Please consider this:
Your minerals have a quantifiable value which is an educated guess, but you don't know the number. I bet your buyer knows, or at least he knows far, far closer than you do.
What I will promise you is this.
You will, at best, get a small fraction of the worth of your minerals. These buyers rarely make a mistake. They will start you off at about 15 cents on the dollar and the top you might get will be 50 cents on the dollar, which amount is rarely ever paid.
There is no way around it, you are giving your money away for the pleasure of having 15% of the life of your lease up front. And if there is ever another formation on your property you will most likely sign that away too.
There is simply no way that a buyer, who is really an investor, is going to risk losing money by offering you more than the barest of minimum.
They are your minerals and you are free to do with them as you wish with no hard feelings from me but I cannot believe that it is ever to the advantage of the owner to give away most of his money in a mineral sale.
Cue the slings and arrows from the mineral buyers who troll this site.
We have 12.5 acres in a unit developed by Chesapeake Energy, who hasn't been at all as I was assured they would be. We were placed into production with the worst timing in the oil markets but even so we burned passed the $5000 an acre mark quickly. I would jump off a cliff had I sold my minerals for that amount, or any amount that would realistically be paid.
I can see your point but we are both up in age and could use some money right now. I doubt that we will ever see a well site on our property or be included in a plat in our lifetime. There is a well going in about 2 miles from us but doesn't include our property. Our land borders a County Park (1400+ acres) and I doubt the County will sign a lease in our life time. The offer made to us could change our lives substantially.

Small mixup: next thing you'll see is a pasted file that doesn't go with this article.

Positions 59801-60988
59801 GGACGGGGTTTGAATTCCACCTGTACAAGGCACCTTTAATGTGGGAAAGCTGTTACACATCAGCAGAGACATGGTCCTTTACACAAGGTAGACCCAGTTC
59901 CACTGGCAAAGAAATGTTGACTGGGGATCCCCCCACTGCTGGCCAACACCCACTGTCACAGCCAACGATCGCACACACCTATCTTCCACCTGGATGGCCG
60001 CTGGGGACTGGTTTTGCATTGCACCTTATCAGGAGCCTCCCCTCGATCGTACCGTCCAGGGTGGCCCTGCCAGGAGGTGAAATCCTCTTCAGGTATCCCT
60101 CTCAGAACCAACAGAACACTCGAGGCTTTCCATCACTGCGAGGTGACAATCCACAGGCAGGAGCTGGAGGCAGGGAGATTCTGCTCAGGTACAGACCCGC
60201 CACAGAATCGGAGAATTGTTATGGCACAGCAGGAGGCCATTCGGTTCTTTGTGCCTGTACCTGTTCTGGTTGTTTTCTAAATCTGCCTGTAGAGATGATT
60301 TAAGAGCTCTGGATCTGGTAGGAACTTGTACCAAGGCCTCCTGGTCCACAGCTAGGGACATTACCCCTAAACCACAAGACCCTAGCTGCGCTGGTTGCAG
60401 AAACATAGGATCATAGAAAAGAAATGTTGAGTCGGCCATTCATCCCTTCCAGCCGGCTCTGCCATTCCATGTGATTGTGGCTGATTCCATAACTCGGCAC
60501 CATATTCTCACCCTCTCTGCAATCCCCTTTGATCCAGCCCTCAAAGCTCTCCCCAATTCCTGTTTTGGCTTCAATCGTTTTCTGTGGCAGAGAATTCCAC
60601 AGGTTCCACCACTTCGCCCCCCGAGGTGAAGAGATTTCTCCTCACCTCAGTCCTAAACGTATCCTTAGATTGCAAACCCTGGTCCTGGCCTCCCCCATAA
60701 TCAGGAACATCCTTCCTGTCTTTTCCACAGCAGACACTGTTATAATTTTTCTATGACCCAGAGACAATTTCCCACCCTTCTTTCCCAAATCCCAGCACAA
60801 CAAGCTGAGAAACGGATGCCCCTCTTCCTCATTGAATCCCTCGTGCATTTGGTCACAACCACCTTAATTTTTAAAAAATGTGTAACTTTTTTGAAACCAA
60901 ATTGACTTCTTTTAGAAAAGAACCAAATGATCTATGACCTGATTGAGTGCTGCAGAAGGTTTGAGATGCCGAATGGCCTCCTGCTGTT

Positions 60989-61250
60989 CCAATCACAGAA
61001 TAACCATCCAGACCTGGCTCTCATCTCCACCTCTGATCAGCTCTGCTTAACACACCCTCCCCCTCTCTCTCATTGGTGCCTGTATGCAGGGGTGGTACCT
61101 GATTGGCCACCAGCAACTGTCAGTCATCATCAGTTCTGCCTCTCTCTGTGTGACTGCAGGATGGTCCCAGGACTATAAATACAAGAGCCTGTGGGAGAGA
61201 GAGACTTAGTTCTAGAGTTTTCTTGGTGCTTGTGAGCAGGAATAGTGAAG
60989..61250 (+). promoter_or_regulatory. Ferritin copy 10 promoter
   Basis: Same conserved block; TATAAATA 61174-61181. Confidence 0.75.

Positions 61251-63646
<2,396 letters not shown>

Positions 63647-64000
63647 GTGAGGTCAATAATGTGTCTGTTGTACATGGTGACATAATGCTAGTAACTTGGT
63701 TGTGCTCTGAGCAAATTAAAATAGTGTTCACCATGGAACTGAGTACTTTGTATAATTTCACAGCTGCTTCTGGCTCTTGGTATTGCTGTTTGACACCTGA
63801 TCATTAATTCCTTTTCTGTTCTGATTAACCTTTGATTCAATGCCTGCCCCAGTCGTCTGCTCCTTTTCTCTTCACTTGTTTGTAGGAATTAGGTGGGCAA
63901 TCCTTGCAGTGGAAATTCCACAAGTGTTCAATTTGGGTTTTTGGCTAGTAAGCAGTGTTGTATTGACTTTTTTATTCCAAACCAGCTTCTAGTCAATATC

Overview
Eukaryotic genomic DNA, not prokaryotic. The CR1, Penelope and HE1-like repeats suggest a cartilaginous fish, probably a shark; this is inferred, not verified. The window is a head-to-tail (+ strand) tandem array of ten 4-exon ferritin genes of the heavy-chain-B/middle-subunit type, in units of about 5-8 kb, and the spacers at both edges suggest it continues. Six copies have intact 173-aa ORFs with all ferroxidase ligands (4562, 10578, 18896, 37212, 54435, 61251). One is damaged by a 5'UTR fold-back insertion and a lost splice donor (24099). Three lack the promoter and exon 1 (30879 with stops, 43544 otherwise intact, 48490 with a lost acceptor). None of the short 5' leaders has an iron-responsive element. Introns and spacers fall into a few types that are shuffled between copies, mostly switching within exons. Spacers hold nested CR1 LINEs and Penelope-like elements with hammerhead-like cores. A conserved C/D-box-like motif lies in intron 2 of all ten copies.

I don't know of your age or financial situation but my advice is till the same. I have always been surprised by how fluid the situation is, those who started first thinking they would finish first and those who said they would never get drilled find their situations flipped. You say the offer given you was "very lucrative". It may not be as lucrative as you believe.
As I stated in my comment, the potential buyer knows far more about your mineral development potential than you do. If they are willing to pay you $5000 an acre you can bet that they believe it is going to be developed regardless of the county park you border.
I have seen the age argument many times. All I can tell you is there are any number of people I would rather give my money away to, and that is what you are doing with every penny above the $5000 an acre amount, other than mineral buyers.
Respectfully, your communications read as if you have very little factual knowledge of the situation you are entering and at the same time are trying to convince yourself to do what it very much looks like you wanted to do from the start.
I am curious, what is "up in age" ?
The best financial decision I made in my entire life was selling 1/2 my mineral rights 4 years ago. That was right before the crash in oil & gas prices. The worst decision was not selling all of it at that time. I was in good financial shape before the sale so that wasn't a factor but who couldn't use $500,000. The amount of money your minerals are worth may drop due to any number of factors. You may be boxed in between wells, towns or other things that make it impossible to be included in a drilling unit. It could be that you're in a wet gas area when dry gas is in favor so your area is not of interest to drillers at this time. Both of those things were a large factor in my mineral rights losing a significant amount of their value and my guess is there are many other reasons why your mineral rights can lose value or actually become worthless. Also, I'd guess for any number of reasons there is only a small fraction of land that has been leased that has actually been drilled in the last 5 years or will in the next 5 years.